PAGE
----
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3 Best Practices for Creating Dashboards That Tell a Dynamic Story

Maximize the Effectiveness of Your Dashboards

Fighting for the attention of our colleagues and executives is hard, let alone, having the ability to inspire them to think differently or make necessary changes is even harder. As experience management practitioners you need to find ways to connect emotionally, and an important part of your role is to influence stakeholders.

The best way to do this is to tell a story, we recommend you begin every presentation, or develop every dashboard with a customer or employee in mind.

In this blog, we will give you the tools to step back and identify how to build your stories in your dashboards and what you should think about as you get started or as you rework your experience management dashboards to tell a more dynamic story.

Simple dashboards become enriched when storytelling is incorporated, allowing readers to analyze customer feedback quickly and be alerted to areas of priority that need immediate attention. The ultimate goal of every dashboard is to allow its audience to locate the sources of pain points within 1 to 2 clicks as they happen, not 4 weeks later in a monthly report.

1. Design the Dashboard for the Audience

A dashboard is rendered useless when it is not designed with an end user in mind. When designing a dashboard, make sure you answer two fundamental questions:

  • Who will be using the dashboard?
  • What is this end user trying to achieve?

It is always best to run a co-design workshop with the end users to discuss their needs and priorities. A co-design workshop also allows everyone to voice their opinion and more importantly, justify it. The collaboration will lead to an agreement of the goals and objectives before you begin discussing how to solve those needs by different chart types.

Follow these four steps:

  1. Discuss audience needs.
  2. Prioritize audience needs.
  3. Agree on metric calculations, time intervals.
  4. Discuss chart types to meet needs.

2. Design the Dashboard to Inform the User

An effective dashboard is designed to guide the user, not overload the user with data. Consider grouping similar charts together.

For example, if a big number chart is used to show NPS, then place the NPS trend chart next to it, not half-way down the dashboard. This helps a user understand where the business is and where it has come from.

Follow this design structure:

  • Main KPI – Where are we? How has our performance changed over time?
  • Main KPI & Main Segment – Who/what should we focus on?
  • Sub KPIs – What is contributing to our core metric?
  • High Level Text Analytics – What our customers telling us overall?
  • Verbatim – What are our customers actually saying about their experience?
  • Deep Analysis – Splitting KPIs up by pre-pop data. There is also no need to fit all charts onto one page. A navigation menu is a great way to guide a user throughout a dashboard by linking the user to additional pages.

3. Design the Dashboard to Tell a Story

The role of a dashboard is to direct user attention so they can quickly locate customer insights.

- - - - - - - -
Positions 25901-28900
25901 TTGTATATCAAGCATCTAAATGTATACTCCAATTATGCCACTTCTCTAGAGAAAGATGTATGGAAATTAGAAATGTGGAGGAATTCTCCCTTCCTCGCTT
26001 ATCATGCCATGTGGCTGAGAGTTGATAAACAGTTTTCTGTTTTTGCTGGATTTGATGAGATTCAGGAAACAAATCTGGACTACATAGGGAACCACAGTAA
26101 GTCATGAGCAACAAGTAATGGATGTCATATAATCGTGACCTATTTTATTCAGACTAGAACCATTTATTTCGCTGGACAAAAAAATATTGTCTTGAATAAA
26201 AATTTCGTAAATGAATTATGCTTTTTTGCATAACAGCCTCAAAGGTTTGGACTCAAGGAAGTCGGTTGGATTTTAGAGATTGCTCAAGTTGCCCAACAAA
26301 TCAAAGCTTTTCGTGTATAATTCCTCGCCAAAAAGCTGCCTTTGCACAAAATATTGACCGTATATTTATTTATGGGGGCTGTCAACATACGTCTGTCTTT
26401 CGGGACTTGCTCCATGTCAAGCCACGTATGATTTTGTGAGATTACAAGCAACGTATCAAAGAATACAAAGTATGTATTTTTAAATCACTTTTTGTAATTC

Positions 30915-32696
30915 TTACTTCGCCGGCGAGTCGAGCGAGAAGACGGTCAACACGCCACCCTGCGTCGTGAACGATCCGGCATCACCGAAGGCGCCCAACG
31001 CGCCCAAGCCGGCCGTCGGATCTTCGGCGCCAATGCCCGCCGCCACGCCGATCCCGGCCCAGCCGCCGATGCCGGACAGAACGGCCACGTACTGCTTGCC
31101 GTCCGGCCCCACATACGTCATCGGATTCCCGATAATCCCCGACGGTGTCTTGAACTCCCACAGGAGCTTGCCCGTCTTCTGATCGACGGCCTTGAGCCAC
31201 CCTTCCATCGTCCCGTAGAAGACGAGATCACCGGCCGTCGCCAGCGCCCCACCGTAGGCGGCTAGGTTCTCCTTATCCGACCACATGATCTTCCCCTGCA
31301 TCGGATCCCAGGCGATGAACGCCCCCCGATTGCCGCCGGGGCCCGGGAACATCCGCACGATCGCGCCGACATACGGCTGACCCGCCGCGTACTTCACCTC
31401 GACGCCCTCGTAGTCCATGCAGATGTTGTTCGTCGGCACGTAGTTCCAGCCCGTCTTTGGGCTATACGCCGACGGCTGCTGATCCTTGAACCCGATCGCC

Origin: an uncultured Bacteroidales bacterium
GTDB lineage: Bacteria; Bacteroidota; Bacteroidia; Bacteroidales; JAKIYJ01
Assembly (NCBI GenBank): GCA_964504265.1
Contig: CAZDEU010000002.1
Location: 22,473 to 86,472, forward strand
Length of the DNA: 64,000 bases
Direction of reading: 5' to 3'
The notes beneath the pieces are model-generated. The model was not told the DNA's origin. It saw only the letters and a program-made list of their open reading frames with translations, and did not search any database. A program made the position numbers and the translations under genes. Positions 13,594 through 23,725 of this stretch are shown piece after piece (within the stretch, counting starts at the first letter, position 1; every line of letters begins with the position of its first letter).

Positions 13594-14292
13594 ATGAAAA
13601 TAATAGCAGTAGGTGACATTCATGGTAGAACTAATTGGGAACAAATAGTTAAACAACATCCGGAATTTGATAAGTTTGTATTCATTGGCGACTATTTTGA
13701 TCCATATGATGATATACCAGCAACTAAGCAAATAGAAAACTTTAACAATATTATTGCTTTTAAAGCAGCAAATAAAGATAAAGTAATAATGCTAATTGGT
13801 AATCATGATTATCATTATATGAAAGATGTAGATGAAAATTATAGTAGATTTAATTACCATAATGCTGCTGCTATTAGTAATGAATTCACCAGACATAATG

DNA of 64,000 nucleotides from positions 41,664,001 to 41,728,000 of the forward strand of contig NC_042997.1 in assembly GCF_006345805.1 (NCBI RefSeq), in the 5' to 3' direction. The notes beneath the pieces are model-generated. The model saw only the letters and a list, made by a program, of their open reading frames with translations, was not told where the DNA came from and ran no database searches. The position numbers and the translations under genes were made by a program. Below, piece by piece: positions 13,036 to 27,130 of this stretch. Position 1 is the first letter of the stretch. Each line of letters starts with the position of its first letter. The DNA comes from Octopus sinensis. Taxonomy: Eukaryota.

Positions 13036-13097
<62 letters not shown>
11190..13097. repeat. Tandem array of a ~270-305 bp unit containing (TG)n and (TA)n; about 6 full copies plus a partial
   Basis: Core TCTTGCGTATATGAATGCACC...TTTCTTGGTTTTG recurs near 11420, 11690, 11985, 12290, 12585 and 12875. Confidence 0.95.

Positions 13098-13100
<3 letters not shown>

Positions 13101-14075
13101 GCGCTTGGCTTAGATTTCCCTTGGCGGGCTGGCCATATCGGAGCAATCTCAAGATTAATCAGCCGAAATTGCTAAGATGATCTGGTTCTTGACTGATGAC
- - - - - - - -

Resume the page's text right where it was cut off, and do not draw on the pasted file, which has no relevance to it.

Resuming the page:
Here are eight ways to focus attention:

  1. Remove chart clutter: Remove anything that does not contribute to insights – grid lines, axis titles, counts, axis.
  2. Use action language for chart titles: Title a chart to highlight the action you want the reader to take. For example, a chart showing negative text analytics categories should be titled ‘Areas we need to focus on,’ instead of “Topics.”
  3. Colors: Colors direct a user’s eye. Use low shade colors throughout the dashboard and pick a color palette to be consistent across all dashboards. Use conditional formatting selectively to highlight key areas.
  4. White space: Place white space between charts to make the dashboard look and feel less cluttered. This helps users find their insights quicker.
  5. Descriptive widgets: Create descriptive widgets above charts so a user knows how a score is calculated and what the chart is showing.
  6. Consistency: Keep the same intervals, metric calculations and colors consistent so users from different departments can view multiple dashboards without confusion.
  7. Financial impact: To help readers understand the financial impact of poor customer experience, it is best practice to show satisfaction scores split by customer financial information, such as lifetime value. It is more powerful to show that 60% of customers that spend $10 million annually would not recommend our business.
  8. Text Analytics Emotions: Probably the most under-utilized aspect of any dashboard is using text analytics and emotional analysis. People are great at determining what customers are saying, but not so good at quickly determining what has changed. A good way to counter this is to plot the percentage of negative sentiment per text analytics over time. This indicates to the reader if negative sentiment is increasing.

Three Key Takeaways

  1. Know your audience. The dashboard needs to be crafted to the people viewing it and using the information.
  2. Harness the power of emotional storytelling. Make sure that your dashboards inspire, motivate, and influence.
  3. Don’t forget your data. Ensure that your dashboards represent the most important findings in your data.

At MaritzCX, we’ve been in the experience management industry for years and have identified a number of best practices for professionals looking to make changes in their organizations to create better experiences for their customers, employees or patients.

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